Loughborough University
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Virtual task analysis in 'design for all'

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conference contribution
posted on 2015-06-29, 10:15 authored by Russell MarshallRussell Marshall, Keith CaseKeith Case, J. Mark Porter, Diane GyiDiane Gyi, Ruth Sims
Design for All’ or ‘Inclusive Design’ is an approach to product, environment or service design that aims to maximise the applicability of a particular design. However, the concept is not to tailor designs in a bespoke fashion, but rather to provide a single solution that accommodates the needs of all users including those who are older or disabled. In order to educate and support the designer in their endeavours to ‘Design for All’ a computer aided design and analysis tool has been developed. The tool, known as HADRIAN, has been developed to meet two key areas of deficiency in existing approaches. HADRIAN provides improved data for the designer with a sample database of 100 individuals across a broad spectrum of ages and abilities. HADRIAN also provides a means of using this data for ergonomics evaluations through a task analysis tool. Working in combination with the existing human modelling system SAMMIE the system allows the designer to assess their designs against the population in the database to determine the percentage who are effectively ‘designed out’.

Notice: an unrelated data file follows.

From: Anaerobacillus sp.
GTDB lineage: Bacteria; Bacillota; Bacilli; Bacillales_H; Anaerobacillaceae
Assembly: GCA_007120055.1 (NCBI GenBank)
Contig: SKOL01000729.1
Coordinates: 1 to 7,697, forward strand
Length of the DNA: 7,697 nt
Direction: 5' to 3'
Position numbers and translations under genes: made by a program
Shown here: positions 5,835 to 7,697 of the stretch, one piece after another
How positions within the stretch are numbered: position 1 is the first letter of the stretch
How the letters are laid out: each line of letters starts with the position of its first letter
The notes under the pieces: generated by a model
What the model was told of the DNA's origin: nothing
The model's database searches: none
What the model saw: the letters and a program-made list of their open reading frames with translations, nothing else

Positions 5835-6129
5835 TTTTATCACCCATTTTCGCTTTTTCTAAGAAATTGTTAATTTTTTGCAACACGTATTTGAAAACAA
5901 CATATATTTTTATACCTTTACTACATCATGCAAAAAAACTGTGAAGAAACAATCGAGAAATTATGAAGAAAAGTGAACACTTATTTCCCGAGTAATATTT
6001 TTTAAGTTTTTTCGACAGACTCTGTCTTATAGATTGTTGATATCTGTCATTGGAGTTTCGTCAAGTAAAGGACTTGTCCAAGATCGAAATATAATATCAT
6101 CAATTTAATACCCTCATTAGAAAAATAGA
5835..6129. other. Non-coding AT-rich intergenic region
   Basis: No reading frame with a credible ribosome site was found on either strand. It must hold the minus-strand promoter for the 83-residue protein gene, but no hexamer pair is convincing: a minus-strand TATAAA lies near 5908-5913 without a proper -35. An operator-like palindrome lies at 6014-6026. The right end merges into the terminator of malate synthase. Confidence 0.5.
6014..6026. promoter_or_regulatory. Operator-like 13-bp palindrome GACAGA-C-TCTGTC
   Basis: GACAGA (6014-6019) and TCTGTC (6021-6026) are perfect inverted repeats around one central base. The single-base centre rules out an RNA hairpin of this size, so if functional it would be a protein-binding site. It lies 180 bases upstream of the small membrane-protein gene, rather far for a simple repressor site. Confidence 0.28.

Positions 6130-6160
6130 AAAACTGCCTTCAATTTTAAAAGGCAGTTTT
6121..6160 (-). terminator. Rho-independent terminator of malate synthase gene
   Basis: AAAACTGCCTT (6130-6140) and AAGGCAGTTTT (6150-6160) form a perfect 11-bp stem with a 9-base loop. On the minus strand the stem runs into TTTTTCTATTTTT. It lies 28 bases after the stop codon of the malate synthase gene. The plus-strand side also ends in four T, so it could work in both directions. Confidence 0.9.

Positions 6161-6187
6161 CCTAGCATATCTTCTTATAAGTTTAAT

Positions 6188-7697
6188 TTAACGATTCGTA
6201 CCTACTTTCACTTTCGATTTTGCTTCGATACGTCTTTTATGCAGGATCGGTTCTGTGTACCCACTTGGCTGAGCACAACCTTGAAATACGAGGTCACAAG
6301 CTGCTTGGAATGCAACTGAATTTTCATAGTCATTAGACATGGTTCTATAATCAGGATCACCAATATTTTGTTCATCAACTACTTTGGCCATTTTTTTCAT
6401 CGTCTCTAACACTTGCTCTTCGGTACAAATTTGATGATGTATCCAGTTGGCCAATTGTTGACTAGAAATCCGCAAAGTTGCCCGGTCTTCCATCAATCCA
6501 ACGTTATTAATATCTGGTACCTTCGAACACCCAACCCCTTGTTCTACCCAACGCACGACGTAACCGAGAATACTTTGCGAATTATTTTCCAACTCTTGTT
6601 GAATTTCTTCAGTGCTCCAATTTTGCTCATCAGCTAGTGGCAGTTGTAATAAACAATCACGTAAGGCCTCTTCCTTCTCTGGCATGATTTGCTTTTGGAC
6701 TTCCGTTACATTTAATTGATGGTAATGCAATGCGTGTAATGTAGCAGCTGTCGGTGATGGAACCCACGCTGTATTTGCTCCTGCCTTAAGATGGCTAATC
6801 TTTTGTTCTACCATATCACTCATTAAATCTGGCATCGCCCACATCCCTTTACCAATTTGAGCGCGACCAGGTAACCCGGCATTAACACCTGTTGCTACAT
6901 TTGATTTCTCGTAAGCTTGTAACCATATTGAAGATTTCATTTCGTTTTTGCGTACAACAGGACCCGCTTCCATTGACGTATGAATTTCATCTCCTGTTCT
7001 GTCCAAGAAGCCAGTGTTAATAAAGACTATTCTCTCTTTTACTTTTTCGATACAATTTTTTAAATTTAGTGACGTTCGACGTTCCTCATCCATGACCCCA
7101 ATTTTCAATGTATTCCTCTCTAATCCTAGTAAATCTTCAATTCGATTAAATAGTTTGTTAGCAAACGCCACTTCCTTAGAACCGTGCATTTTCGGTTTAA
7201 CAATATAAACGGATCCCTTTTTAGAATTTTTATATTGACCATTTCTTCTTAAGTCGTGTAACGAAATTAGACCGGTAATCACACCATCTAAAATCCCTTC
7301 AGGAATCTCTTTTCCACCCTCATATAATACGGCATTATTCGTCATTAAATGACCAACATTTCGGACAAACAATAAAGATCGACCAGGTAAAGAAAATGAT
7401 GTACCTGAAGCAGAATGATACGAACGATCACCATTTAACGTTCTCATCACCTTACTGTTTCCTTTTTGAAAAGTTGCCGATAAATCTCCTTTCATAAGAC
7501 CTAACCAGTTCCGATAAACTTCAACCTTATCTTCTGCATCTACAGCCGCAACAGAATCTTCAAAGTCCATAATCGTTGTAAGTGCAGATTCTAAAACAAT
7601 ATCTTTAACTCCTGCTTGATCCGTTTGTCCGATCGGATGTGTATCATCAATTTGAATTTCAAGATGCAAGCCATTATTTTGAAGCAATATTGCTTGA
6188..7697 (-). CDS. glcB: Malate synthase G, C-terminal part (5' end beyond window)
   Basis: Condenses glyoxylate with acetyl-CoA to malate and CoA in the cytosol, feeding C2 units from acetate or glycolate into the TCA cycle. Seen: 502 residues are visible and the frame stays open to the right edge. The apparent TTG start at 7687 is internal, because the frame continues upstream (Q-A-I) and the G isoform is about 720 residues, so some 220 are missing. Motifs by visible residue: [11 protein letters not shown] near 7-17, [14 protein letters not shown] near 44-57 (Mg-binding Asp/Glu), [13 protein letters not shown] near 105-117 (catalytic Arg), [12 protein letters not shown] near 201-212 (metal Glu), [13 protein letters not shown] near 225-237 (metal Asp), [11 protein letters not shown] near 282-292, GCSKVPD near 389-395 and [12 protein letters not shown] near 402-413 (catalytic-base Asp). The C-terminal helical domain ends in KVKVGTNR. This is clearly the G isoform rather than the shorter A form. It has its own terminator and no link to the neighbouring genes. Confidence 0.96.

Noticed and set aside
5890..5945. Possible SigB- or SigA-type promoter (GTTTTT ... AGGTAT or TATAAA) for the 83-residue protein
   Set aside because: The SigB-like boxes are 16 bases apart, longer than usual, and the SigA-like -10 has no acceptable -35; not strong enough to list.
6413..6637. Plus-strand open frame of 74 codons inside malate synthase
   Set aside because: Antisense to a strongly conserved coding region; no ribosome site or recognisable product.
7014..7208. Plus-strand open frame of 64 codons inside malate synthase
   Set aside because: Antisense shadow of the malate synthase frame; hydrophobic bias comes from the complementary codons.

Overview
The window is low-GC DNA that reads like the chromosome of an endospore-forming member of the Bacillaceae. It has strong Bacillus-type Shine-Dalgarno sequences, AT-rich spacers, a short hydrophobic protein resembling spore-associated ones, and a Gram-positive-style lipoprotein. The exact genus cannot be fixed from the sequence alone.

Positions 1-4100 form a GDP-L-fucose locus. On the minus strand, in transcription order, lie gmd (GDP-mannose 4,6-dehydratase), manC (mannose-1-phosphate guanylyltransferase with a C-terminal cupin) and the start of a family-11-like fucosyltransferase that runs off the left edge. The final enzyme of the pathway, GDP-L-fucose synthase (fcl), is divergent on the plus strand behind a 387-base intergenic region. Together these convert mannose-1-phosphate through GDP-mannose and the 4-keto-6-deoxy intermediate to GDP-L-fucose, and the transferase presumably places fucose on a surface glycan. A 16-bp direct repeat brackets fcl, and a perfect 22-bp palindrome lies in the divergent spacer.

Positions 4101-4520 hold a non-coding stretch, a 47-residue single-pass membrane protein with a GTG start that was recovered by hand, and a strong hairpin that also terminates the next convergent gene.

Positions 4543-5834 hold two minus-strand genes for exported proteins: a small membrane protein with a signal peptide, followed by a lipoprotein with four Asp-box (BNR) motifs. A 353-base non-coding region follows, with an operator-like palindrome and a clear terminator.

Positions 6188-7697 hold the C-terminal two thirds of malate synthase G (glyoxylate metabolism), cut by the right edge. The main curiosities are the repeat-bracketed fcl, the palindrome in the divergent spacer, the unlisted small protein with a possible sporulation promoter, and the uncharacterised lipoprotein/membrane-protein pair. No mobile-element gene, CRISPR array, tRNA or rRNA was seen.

• Mechanical, Electrical and Manufacturing Engineering

Published in

European Virtual Engineering Network (EVEN) Proceedings of the EVEN Conference on Virtual Engineering Applications for Design and Product Development


235 - 242


MARSHALL, R. ... et al, 2003. Virtual task analysis in 'design for all'. IN: Campbell, R.I. and Balc, N.O. (eds). Proceedings of the EVEN Conference on Virtual Engineering Applications for Design and Product Development 2003, Trinity College Dublin, Ireland. Loughborough : Loughborough University, pp.235-242


Loughborough University


  • VoR (Version of Record)

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This work is made available according to the conditions of the Creative Commons Attribution-NonCommercial-NoDerivatives 4.0 International (CC BY-NC-ND 4.0) licence. Full details of this licence are available at: https://creativecommons.org/licenses/by-nc-nd/4.0/

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This is a conference paper.




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Trinity College Dublin, Ireland